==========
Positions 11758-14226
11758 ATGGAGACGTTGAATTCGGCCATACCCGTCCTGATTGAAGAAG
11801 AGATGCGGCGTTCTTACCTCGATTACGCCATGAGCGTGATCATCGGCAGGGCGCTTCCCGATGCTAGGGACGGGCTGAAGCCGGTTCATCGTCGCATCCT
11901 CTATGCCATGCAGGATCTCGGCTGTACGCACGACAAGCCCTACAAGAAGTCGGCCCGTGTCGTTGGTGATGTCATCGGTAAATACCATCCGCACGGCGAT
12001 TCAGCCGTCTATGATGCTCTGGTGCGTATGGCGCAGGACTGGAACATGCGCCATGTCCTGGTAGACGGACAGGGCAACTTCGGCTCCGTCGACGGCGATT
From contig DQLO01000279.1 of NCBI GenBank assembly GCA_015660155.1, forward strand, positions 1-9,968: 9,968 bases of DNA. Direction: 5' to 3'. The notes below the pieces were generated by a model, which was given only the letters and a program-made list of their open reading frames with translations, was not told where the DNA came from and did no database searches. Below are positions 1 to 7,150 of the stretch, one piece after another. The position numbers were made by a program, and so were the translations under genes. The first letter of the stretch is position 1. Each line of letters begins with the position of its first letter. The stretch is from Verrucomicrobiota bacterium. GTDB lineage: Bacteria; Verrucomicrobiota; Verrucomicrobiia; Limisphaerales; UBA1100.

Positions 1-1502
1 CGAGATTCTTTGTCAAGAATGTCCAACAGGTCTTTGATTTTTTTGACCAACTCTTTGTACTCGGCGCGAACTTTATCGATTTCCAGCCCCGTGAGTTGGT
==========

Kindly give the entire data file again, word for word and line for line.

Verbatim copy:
Positions 11758-14226
11758 ATGGAGACGTTGAATTCGGCCATACCCGTCCTGATTGAAGAAG
11801 AGATGCGGCGTTCTTACCTCGATTACGCCATGAGCGTGATCATCGGCAGGGCGCTTCCCGATGCTAGGGACGGGCTGAAGCCGGTTCATCGTCGCATCCT
11901 CTATGCCATGCAGGATCTCGGCTGTACGCACGACAAGCCCTACAAGAAGTCGGCCCGTGTCGTTGGTGATGTCATCGGTAAATACCATCCGCACGGCGAT
12001 TCAGCCGTCTATGATGCTCTGGTGCGTATGGCGCAGGACTGGAACATGCGCCATGTCCTGGTAGACGGACAGGGCAACTTCGGCTCCGTCGACGGCGATT
From contig DQLO01000279.1 of NCBI GenBank assembly GCA_015660155.1, forward strand, positions 1-9,968: 9,968 bases of DNA. Direction: 5' to 3'. The notes below the pieces were generated by a model, which was given only the letters and a program-made list of their open reading frames with translations, was not told where the DNA came from and did no database searches. Below are positions 1 to 7,150 of the stretch, one piece after another. The position numbers were made by a program, and so were the translations under genes. The first letter of the stretch is position 1. Each line of letters begins with the position of its first letter. The stretch is from Verrucomicrobiota bacterium. GTDB lineage: Bacteria; Verrucomicrobiota; Verrucomicrobiia; Limisphaerales; UBA1100.

Positions 1-1502
1 CGAGATTCTTTGTCAAGAATGTCCAACAGGTCTTTGATTTTTTTGACCAACTCTTTGTACTCGGCGCGAACTTTATCGATTTCCAGCCCCGTGAGTTGGT